STATEWIDE — The Maine Association of Planners (MAP), an organization of public, private, and nonprofit professional planners, citizen volunteers, and other professionals dedicated to the practice of planning in Maine, presented the following awards at its annual meeting at Bowdoin College in Brunswick on June 17, 2011. MAP will now forward the award recipients to the Northern New England Chapter of the American Planning Association (NNECAPA) for consideration in its regional award competition. These nominations are due August 1, 2011 and the winners will be announced at NNECAPAâ€™s annual conference, to take place September 8-9 in Burlington, VT.
MAPâ€™s 2011 Plan of the Year went to the Town of Damariscottaâ€™s Heart and Soul Planning Charrette Report.
Damariscotta received the 2011 Plan of the Year award for successfully merging a charrette-style public engagement process with the Heart & Soul values-based planning process, while at the same time integrating Community VIZ technology to measure the relative strength of the plan for the communityâ€™s commercial core on the values identified by townspeople as assets of the community.
Along with Damariscotta town representatives and citizens, also recognized by MAP were the Friends of Midcoast Maine, the Orton Family Foundation, B. Dennis Town Design, Elizabeth A. Della Valle, AICP, and Spatial Alternatives, and Placeways LLC as part of the team behind the successful charrette planning project in Damariscotta.
â€śOne of the primary planning principles that was observed in this project is the overriding commitment to engaging the community in expressing its values and understanding underlying planning principles and the impacts of decisions on those values and principles. Additional planning principles reflected in the project include sustainable design, economic revitalization, and great streets,â€ť (Quoting Elizabeth A. Della Valle, one of the Maine planning consultants who worked on this project.)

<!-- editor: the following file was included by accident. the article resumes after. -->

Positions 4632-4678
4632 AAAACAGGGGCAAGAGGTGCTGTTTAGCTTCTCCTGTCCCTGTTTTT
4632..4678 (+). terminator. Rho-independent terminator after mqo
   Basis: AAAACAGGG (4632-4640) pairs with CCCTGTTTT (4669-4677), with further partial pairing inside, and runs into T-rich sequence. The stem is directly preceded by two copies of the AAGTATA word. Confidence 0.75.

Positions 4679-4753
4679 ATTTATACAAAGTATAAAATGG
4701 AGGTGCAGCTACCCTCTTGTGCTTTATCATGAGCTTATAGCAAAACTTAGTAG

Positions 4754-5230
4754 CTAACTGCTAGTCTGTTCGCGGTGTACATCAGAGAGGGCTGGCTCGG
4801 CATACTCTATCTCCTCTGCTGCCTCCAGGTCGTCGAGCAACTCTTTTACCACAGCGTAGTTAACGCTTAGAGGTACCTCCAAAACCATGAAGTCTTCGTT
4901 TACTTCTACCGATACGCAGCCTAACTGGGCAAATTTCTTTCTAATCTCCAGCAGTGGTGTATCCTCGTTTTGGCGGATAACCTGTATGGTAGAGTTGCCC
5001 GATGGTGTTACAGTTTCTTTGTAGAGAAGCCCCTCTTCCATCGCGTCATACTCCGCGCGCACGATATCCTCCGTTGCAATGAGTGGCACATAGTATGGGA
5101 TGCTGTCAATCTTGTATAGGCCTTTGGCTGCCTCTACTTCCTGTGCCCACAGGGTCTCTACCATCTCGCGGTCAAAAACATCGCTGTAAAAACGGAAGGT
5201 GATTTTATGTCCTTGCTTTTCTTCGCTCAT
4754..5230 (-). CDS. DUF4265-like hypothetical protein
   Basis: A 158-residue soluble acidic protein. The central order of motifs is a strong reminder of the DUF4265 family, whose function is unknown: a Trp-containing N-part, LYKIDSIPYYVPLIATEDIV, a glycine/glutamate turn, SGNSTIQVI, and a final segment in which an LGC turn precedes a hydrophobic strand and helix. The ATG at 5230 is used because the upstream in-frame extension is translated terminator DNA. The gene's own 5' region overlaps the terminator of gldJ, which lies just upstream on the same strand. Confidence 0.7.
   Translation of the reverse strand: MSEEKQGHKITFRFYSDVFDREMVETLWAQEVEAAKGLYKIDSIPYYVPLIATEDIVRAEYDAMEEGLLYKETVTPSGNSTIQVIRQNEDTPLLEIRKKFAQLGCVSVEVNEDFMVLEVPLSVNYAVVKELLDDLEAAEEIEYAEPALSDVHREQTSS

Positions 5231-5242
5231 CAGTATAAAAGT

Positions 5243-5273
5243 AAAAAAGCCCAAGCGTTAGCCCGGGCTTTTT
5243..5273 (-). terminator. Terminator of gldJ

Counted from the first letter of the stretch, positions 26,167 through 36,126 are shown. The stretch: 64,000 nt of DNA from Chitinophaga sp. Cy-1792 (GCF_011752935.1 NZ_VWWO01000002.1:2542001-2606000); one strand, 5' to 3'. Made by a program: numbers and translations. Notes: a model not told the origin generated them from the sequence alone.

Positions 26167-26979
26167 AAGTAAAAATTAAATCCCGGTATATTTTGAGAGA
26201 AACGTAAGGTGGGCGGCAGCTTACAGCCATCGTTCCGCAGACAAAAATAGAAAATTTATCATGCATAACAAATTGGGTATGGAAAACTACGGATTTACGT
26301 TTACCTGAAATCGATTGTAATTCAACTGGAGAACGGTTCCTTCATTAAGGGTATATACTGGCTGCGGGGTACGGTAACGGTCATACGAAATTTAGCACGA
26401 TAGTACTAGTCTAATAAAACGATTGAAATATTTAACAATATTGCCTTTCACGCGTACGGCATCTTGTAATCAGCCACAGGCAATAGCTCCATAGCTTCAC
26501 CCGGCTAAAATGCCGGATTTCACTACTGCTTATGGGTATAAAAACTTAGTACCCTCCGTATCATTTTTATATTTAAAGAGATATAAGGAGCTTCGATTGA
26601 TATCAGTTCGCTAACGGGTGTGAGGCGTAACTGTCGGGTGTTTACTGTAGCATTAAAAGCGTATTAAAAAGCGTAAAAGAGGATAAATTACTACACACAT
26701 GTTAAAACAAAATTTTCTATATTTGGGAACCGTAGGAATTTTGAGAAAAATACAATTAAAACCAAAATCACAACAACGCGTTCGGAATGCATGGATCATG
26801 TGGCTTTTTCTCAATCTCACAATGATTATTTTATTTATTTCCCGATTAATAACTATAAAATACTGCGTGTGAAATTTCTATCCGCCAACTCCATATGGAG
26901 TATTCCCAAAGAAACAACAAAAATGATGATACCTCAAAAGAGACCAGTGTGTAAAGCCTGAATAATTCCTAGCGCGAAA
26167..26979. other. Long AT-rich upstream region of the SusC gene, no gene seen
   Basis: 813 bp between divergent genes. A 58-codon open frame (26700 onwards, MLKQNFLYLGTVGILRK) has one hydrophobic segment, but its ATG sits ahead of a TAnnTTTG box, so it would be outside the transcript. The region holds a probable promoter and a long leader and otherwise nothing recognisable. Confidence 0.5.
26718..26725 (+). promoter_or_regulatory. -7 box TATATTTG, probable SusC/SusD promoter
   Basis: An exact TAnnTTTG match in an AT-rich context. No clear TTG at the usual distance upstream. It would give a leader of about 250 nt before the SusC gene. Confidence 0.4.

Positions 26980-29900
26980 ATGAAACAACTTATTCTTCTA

The Damariscotta Heart & Soul Planning Charrette Report will now also be nominated by MAP for the regional Plan of the Year award as determined by the Northern New England Chapter of the American Planning Association (NNECAPA). If successful, this nomination may in turn be passed along for national award consideration by the American Planning Association (APA) later this year.
For more information about the plan, contact Beth Della Valle at 899-3123 or email@example.com.
The 2011 Project of the Year award was given to the Sunrise Trail Coalition, a non-profit organization, which was the lead facilitator in the creation of the Down East Sunrise Trail.
When the rails and ties were removed in 2006 from an 85-mile stretch of the Calais ranch railroad corridor running through Hancock and Washington County, some observers saw it as threat to the economy. However this joint effort of the Maine Department of Transportation, the Maine Department of Conservation, and several citizen organizations was in fact conceived and designed to preserve the corridor for future rail use. A wide gravel base is provided throughout and bridges have been improved for year round recreational use
Businesses have already benefited from the project, especially on weekends when the parking lots at the trail’s access points are filled with vehicles, many with ATV trailers. “They are coming from all over the state,” according to trail manager, Charlie Corliss who has arranged for overflow parking at Washington Junction. Description taken from “Rails to Trails: An economic engine” by Leslie Bowman, The Working Waterfront Nov. 2010.
MAPâ€™s Project of the Year designation reflects the unprecedented overall length of the Rails to Trails conversion in this project, the extensive partnerships coordinated through the Coalition and the high degree of implementation. This project will also be forwarded for NNECAPA and APA award consideration.
For more information on the Down East Sunrise Trail contact Jim Fisher of Hancock Regional Planning Commission at 667-7131 of firstname.lastname@example.org.
2011 Citizen Planner of the Year was Margo H. Knight, Town Councilor in Brunswick.
Margo has been involved in many projects as highly proactive member of the Town Council in Brunswick, including planning process for the pivotal Main Street Station redevelopment project. Margo chaired two years of bimonthly committee meetings on the more recent Downtown Master Plan project, taking the lead on an intensive summer of public meetings, forums, downtown traffic experiments, much of the actual reworking/editing of the downtown master plan, as well as countless hours advocating for the planning process at Town Council meetings and in phone calls with constituents.